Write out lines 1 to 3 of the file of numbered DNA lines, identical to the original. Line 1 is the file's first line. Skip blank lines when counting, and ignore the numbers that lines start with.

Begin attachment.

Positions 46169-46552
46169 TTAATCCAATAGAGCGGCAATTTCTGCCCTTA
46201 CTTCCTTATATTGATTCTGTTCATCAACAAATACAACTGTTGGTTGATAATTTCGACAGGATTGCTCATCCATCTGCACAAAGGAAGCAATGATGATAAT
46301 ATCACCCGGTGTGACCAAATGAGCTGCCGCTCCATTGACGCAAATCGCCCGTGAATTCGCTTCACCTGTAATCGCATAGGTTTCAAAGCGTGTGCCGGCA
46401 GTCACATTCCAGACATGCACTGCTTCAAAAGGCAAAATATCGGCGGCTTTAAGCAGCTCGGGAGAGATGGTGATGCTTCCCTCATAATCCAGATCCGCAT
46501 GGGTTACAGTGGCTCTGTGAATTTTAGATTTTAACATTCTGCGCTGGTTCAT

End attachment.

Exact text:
Positions 46169-46552
46169 TTAATCCAATAGAGCGGCAATTTCTGCCCTTA
46201 CTTCCTTATATTGATTCTGTTCATCAACAAATACAACTGTTGGTTGATAATTTCGACAGGATTGCTCATCCATCTGCACAAAGGAAGCAATGATGATAAT